New York has reached a new milestone with its Climate Smart Communities initiative.
More than 100 communities are now certified as Climate Smart Communities thanks to their work supporting local efforts to meet the economic, social, and environmental challenges posed by climate change.
“This Climate Week, we’re celebrating New York’s remarkable progress toward creating sustainable homes and building climate-smart communities statewide,” Governor Hochul said. “Thanks to initiatives like the Climate Smart Communities program and our Climate Friendly Homes Fund, communities across New York are taking action to protect the environment and tackling the climate crisis in their own backyards. My administration is fully committed to reducing the state’s climate impact, and we will continue to leverage key investments and resources to secure a safe and sustainable future for New Yorkers.”
100th Certified Climate Smart Community
Established in 2009, the interagency Climate Smart Communities program provides guidance and technical support to local governments to take locally driven climate action. The first step to becoming a Climate Smart Community is to register by pledging to reduce emissions and adapt to climate change. To date, 364 local governments representing more than 9.4 million New Yorkers adopted the Climate Smart Communities pledge. A certification program was launched in 2014 to document and celebrate the accomplishments of communities taking climate action and the addition of 11 new communities in this latest round brings New York’s total number of certified Climate Smart Communities to 105 – nine silver and 96 bronze certified participating municipalities.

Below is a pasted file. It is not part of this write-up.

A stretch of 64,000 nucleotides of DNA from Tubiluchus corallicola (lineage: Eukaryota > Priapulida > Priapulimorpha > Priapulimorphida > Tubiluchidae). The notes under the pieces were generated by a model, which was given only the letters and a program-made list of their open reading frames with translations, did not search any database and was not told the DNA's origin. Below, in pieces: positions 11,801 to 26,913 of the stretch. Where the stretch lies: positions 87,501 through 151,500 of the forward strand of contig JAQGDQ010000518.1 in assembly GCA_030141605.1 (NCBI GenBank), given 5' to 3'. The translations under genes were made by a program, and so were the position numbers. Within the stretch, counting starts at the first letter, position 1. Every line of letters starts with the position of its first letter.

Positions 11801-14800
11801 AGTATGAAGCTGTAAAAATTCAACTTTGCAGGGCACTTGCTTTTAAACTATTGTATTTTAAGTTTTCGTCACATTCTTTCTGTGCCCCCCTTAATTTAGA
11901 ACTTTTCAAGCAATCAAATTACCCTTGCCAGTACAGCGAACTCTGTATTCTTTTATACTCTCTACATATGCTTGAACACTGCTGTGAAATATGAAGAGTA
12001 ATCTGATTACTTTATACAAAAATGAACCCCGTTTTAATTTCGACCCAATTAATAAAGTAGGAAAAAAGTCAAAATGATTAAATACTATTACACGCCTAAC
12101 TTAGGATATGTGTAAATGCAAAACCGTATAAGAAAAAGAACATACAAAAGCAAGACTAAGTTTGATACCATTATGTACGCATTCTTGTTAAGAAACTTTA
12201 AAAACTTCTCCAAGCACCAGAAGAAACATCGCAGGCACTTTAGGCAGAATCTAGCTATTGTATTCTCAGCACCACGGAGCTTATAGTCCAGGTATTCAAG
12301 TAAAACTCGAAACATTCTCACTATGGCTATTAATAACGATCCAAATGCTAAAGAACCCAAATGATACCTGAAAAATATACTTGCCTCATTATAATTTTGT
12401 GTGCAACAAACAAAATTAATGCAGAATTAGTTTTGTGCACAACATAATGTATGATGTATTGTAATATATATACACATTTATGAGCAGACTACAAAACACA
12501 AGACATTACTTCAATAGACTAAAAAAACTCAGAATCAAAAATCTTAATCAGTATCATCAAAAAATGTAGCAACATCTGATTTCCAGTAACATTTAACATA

“This significant milestone of the Climate Smart Communities program demonstrates local governments’ commitment to enhancing the resilience of their communities and reducing risk and vulnerability to the impacts of climate change. Actions to reduce waste, save energy, and increase zero-emission transportation options are just some of the ways our local partners promote sustainability both within government and for residents to help reduce many of the contributing factors to climate change. DEC congratulates all of these 105 communities and looks forward to continuing to support these initiatives across the state,” Department of Environmental Conservation Commissioner and Climate Action Council Co-Chair Basil Seggos said.
To achieve Climate Smart Community certification, communities accumulate points for planning and implementation actions that reduce greenhouse gas emissions and improve community resilience to the worsening impacts of climate change. Recently, 11 local governments successfully met the criteria to be newly recognized as leaders during the State’s third quarter round of review: